High School Graduation Ceremony

My daughter graduated from high school! This involved several days of joyous events with relatives and parties. It also presented me with a bit of a photography quandary.

I initially set about planning how I was going to photograph this occasion from my seat up in the audience of an arena. I have a 70-200mm f/2.8 Sigma lens that I have used for multiple school events but I didn’t think that it would have good enough reach from where I would be seated. So, I looked at what I could rent at a camera store.

A camera store in Austin has a Nikon AF-S NIKKOR 200-400mm f/4G ED VR II Lens for rental. I would be able to rent this for about $80 for the day. With this lens attached to a D750 I would probably be able to get some really good photos from up in the seats. Below is a photo of the lens. It is spec’d at 14.4 in. (365 mm) in length and weighs 118.5 oz. (3360 g); a 7 and a half pound lens, longer than my forearm hanging off of my camera.


I began to stress over this quite a bit. How am I going to get it into the arena? Cameras were allowed, but no tripods, so I would have to hand-hold this by the lens at high-ISO. Also, they only allow clear bags so I would have to find a clear bag to haul this thing into the arena. I was worried that it would be difficult to get a good photo and I spent a lot of time thinking about this and how I would handle the situation.

Finally, the day before graduation came and I headed for the camera shop. They showed me the lens and let me experiment with it. The lens is huge and comes with its own backpack. It’s also very heavy and I hand-held a few photos in the camera store that turned out well enough. So, it seemed like it might work.

But then I began to get emotional. My daughter was graduating from high school and I was going to spend the entire time futzing around with a monster lens instead of watching and experiencing her graduation. I almost teared up thinking about this and I backed out. I handed the lens back and cancelled the rental. And I drove home feeling relieved by my decision.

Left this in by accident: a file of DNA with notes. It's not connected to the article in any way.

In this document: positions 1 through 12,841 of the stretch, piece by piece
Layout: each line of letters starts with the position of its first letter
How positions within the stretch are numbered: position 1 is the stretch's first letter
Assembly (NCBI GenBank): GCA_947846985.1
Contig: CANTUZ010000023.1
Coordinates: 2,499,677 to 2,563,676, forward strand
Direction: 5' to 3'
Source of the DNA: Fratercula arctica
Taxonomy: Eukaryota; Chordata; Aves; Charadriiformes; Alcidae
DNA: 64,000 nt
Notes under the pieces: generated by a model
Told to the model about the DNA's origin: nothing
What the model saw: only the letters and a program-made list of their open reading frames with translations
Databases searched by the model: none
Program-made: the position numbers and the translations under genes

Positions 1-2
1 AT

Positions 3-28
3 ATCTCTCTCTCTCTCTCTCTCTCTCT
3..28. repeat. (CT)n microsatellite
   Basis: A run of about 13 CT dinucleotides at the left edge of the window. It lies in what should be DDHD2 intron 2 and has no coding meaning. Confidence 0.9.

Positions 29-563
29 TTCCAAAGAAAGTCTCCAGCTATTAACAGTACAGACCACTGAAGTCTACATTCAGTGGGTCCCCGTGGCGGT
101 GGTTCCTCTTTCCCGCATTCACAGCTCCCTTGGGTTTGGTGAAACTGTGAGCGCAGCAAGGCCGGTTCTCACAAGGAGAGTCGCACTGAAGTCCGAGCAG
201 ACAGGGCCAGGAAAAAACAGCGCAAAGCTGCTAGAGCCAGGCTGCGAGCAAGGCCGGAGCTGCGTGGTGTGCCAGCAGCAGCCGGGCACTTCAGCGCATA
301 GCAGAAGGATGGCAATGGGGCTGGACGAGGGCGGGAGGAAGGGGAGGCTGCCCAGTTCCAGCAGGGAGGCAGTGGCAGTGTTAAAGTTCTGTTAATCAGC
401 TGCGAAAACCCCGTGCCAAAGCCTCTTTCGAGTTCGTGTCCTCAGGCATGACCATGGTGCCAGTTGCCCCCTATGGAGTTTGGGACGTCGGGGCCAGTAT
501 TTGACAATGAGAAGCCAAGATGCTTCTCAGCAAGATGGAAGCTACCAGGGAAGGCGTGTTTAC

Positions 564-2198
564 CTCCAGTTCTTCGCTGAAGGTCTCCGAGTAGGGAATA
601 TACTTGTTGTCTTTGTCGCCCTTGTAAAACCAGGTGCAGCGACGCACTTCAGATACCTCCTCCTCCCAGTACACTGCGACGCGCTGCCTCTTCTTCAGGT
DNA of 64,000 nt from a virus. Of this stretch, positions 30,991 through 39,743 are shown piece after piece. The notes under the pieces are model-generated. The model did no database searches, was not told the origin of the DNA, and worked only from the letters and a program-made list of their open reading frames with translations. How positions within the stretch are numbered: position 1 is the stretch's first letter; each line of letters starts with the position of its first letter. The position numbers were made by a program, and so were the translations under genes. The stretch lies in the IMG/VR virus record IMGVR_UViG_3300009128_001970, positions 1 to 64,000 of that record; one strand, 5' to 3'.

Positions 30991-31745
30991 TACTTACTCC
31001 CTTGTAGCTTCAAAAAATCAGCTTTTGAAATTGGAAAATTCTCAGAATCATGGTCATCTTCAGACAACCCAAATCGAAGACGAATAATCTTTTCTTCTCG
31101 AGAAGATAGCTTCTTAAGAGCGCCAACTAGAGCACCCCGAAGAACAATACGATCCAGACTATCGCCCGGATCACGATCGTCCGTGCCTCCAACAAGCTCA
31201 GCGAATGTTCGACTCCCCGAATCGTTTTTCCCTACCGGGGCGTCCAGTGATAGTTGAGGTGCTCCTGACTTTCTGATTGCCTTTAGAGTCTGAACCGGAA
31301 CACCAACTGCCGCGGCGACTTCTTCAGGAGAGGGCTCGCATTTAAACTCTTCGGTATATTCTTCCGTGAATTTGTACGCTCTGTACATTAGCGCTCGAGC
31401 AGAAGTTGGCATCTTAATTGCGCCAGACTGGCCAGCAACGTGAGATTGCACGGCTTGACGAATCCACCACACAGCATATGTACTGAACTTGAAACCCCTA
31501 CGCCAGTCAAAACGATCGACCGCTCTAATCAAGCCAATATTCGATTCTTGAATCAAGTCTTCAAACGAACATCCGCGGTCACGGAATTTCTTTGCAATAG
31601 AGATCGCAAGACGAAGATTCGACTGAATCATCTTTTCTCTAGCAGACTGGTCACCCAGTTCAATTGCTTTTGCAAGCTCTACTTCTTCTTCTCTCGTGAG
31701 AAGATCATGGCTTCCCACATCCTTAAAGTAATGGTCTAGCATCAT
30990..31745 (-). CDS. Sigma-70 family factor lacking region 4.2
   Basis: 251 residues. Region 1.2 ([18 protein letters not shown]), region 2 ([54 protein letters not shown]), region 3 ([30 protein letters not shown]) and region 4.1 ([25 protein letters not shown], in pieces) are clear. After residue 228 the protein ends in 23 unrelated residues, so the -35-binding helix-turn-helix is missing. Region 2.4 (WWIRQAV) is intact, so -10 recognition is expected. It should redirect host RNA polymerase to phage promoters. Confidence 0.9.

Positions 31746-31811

The next morning I attended graduation, stood when my daughter walked across the stage, and lived the experience.

I then ordered the pictures of the graduation from photographers working the event and have no regrets. Below are my daughter’s graduation photos from the event that I purchased with the copyrights. It cost me about twice what renting the lens would have cost and I have no regrets, just happiness.



I really don’t know why I worried myself with this to begin with. I love having a camera and hiking around with it attempting to take nice photos, but sometimes I have to stop myself from letting it get in the way of enjoying life. I have on several occasions left the camera at home and enjoyed a school event with my own eyes and not worried about getting those photos. I am glad that I made that decision here as well.


Thanks for reading. Now I really need to get out shooting again.

14 thoughts on “High School Graduation Ceremony

  1. I’ve had some similar internal turmoil about renting lenses or gear for particular shots. So far, I’ve always stopped short of renting. It does help you think creatively about how to get the shot without all that stuff. Leaving it to the pro is hard for me, but sometimes it’s the best way. Thanks for the story, and congratulations!

    Liked by 1 person

    1. I don’t see myself purchasing one of the expensive long lenses as I am not really into bird photography. I may consider something like that for going to Yellowstone in a few weeks. Not sure I want to pack that heavy thing around.


  2. Your daughter seems very happy, and probably glad to receive your undivided attention. I understand your quandary over the camera. There have been times I’ve left my camera home while going for a hike or something. It’s always a nice relief to not have to worry about fussing with the gear, or lighting, or framing and composition. Though there can be some regrets over missing some shots.